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Sightseers by Ben Wheatley

Sightseers by Ben Wheatley

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Ben Wheatley is undoubtedly the most notable new voice to be heard in British cinema in ages, and his third feature Sightseers, funnier than his two previous films, certainly lives up to expectations. Ben Wheatley is an odd filmmaker, totally independent and anarchistic in his own way, managing to combine two major but very different strands in British cinema, the socially-aware naturalism of a Mike Leigh type film, and the equally naturalistic horror strand represented by Pete Walker (i.e. the two extremes of the same everyday, working-class dimension of British cinema).

One could also add in a pagan influence since Robin Hardy’s The Wicker Man is referenced in both Kill List (2011) and Sightseers. But Wheatley is not simply revitalising a moribund genre. He draws on his movie-fan memory and national popular culture to invent new cinematic forms and stylistic devices, which, combined with a surprising use of music and visual gifts, are really exciting.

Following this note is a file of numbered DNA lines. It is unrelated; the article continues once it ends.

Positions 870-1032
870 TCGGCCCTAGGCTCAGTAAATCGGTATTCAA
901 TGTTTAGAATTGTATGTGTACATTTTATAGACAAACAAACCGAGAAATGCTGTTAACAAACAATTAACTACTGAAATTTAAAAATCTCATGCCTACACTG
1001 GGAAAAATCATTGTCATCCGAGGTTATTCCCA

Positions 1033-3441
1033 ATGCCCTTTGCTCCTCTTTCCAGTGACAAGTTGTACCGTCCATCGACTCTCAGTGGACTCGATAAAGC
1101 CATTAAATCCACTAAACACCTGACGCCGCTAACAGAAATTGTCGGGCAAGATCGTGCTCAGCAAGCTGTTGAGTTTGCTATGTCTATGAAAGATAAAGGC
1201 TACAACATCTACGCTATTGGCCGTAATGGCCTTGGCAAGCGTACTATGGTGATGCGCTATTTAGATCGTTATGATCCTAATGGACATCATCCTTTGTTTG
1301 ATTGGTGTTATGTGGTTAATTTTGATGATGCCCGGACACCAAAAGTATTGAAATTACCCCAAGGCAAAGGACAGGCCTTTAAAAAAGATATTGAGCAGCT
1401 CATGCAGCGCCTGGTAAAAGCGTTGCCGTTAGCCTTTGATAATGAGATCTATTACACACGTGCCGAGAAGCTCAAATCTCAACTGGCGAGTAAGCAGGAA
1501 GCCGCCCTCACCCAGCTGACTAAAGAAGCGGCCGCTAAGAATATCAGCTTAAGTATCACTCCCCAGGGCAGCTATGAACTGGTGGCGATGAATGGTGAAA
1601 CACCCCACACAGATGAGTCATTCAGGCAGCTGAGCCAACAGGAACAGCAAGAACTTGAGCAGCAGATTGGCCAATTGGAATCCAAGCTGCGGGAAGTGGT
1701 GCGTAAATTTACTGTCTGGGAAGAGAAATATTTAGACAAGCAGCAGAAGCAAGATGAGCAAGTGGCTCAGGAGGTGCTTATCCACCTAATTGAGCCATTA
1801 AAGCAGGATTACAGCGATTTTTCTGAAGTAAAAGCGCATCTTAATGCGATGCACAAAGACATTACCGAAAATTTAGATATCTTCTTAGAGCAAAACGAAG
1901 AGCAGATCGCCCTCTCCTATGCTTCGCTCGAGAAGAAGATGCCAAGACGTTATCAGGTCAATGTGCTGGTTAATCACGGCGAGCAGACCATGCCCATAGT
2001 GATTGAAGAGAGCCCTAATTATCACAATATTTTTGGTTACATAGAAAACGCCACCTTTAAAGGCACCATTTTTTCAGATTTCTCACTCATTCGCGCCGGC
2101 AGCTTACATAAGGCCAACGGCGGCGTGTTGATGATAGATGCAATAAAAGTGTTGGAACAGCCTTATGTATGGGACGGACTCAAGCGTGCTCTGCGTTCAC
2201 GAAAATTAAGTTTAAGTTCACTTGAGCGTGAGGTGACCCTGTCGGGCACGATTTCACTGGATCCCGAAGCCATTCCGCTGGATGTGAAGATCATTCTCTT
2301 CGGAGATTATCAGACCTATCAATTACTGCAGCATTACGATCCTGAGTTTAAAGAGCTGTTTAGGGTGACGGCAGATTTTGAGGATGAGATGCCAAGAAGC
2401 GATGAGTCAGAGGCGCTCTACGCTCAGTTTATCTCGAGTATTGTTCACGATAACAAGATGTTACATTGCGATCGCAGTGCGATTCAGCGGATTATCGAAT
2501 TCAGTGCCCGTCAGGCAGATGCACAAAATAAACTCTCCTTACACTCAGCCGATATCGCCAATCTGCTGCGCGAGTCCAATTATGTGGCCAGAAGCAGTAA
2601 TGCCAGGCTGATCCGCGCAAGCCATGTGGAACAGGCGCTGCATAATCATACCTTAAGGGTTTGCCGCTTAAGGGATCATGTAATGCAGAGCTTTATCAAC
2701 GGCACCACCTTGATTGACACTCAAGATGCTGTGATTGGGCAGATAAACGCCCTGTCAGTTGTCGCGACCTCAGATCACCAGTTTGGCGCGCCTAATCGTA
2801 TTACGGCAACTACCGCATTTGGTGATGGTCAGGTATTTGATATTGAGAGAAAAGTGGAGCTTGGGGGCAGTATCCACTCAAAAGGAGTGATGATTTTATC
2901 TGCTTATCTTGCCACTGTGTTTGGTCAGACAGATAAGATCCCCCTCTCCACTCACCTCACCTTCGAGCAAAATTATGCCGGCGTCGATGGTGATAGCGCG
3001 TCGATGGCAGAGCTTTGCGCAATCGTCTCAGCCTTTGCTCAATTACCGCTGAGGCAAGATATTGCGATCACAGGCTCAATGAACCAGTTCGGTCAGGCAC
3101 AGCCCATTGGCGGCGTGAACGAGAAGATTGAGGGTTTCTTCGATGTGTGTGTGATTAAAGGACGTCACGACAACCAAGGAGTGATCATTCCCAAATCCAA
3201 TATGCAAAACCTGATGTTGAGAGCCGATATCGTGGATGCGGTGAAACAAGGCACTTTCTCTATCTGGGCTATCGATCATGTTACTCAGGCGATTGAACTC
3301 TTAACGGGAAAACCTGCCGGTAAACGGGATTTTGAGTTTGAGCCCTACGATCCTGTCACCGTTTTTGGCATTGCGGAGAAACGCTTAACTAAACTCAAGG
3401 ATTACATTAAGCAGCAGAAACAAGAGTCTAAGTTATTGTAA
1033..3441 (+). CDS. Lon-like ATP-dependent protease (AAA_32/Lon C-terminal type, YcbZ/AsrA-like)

There is certainly something experimental and unusual in his feeling for film that makes him fascinating to watch. A concentrated dose of misanthropy and pitch-black humour, Sightseers could be seen as an off-beat and inverted version of Mike Leigh’s Another Year, with its dumb and nasty suburban couple, ready to knock off anyone they come across on their caravan holiday, whether from jealousy, plain orneriness or pure viciousness.

The scenario is chock-full of incredible ideas and Sightseers pushes nihilism and a typically British tastelessness to the far edge. Ben Wheatley is a genuine auteur who will continue to astonish us with a mad and nightmarish vision of life that is utterly his own.

Olivier Père
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